Getting it right...or not

Funny thing about writing a book. When you're done, you write it again. And then when that's done, you edit it and revise it, until you decide it should be narrated from only one perspective. So you write that version until you have an amazing breakthrough that the book shouldn't be from the perspective of your homeless fifteen year old girl, no! It should be told through the eyes of a dog using only small dog words, like sit, stay and good boy. What a writing feat that will be! Award winning for sure! So you write that version and then you realize, oh no, that idea sucks.

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So you write the book again.

Writing requires persistence, stubbornness and a willingness to do it over and over again until it's just right. Or right enough. Or right to the point where you hope someone will read it and like it and recommend it to a friend.

Now parenting on the other hand also requires persistence and stubbornness and a willingness, not to do it over and over again because three children are quite enough for me, thank you, but a willingness to be bad at it, try again, watch your kids fail and try again, and then do it all over again the next day.

So over the past five years I have been co-parenting growing teenagers who are lovely well-adjusted young adults one day and then roller coaster hormonal beings the next, all while trying and failing to get published until, after many years, I finally succeeded. Why do I share this? Do I deserve pity or an award? No, not at all. There are parents all over the globe doing this or something like this or more and nobody gets a medal.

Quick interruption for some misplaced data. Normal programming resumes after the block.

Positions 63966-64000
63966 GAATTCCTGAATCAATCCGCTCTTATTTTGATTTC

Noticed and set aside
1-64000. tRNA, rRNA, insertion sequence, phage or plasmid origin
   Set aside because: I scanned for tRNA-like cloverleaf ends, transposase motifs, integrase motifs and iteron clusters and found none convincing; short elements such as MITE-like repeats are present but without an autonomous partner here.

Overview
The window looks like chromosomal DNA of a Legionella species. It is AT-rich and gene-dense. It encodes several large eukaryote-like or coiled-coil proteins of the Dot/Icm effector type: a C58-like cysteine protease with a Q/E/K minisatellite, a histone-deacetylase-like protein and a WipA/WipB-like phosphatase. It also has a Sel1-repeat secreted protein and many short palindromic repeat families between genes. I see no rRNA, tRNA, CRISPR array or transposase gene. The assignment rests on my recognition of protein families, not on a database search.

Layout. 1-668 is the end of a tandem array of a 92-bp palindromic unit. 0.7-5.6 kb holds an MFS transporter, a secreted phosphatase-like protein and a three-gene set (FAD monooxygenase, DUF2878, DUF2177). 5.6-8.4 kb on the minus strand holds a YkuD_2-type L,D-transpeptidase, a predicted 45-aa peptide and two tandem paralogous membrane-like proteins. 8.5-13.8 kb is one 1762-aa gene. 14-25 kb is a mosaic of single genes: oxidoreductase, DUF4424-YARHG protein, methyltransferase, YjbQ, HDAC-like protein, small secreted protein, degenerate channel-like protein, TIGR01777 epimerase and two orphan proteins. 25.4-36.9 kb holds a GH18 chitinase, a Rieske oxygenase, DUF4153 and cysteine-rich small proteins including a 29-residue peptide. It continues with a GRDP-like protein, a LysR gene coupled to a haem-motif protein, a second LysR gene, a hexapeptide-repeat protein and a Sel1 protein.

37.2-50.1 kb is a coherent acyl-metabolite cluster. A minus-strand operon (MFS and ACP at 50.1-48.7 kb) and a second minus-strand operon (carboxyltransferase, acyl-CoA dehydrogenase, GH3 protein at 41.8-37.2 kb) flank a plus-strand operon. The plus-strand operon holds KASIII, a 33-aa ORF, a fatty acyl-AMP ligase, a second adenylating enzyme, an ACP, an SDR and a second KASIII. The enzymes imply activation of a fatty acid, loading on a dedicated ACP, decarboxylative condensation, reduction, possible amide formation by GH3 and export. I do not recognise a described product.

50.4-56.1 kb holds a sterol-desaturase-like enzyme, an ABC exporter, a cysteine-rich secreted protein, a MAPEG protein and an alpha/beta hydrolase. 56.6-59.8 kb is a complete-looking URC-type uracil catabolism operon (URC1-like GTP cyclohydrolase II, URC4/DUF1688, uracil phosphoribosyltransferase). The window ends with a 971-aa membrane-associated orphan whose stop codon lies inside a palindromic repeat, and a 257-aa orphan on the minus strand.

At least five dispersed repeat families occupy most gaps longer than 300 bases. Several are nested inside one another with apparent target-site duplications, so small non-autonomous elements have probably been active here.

I share this because when you realize how imperfect even our best efforts can be, when you're faced with the magnitude of preparing adults for the world beyond home and you can't see the path ahead because it's actually several paths preparing to diverge, then failure isn't terrifying. It's life changing.

Failure doesn't have to be scary or humiliating. Instead, it can be how we learn and listen and grow and try again until we eventually kick ass. Success is so much sweeter after we've struggled in the mud of not-so-greatness. Hard work is learned when we pull ourselves up, put on a new pair of shoes, and do it all over again.

It's what I have learned and continue to learn from writing and this long road to publishing. It's what I hope my kids are developing as they travel into adulthood. To become strong people with the capacity to fail, learn, fail, learn, and try again until they get it right.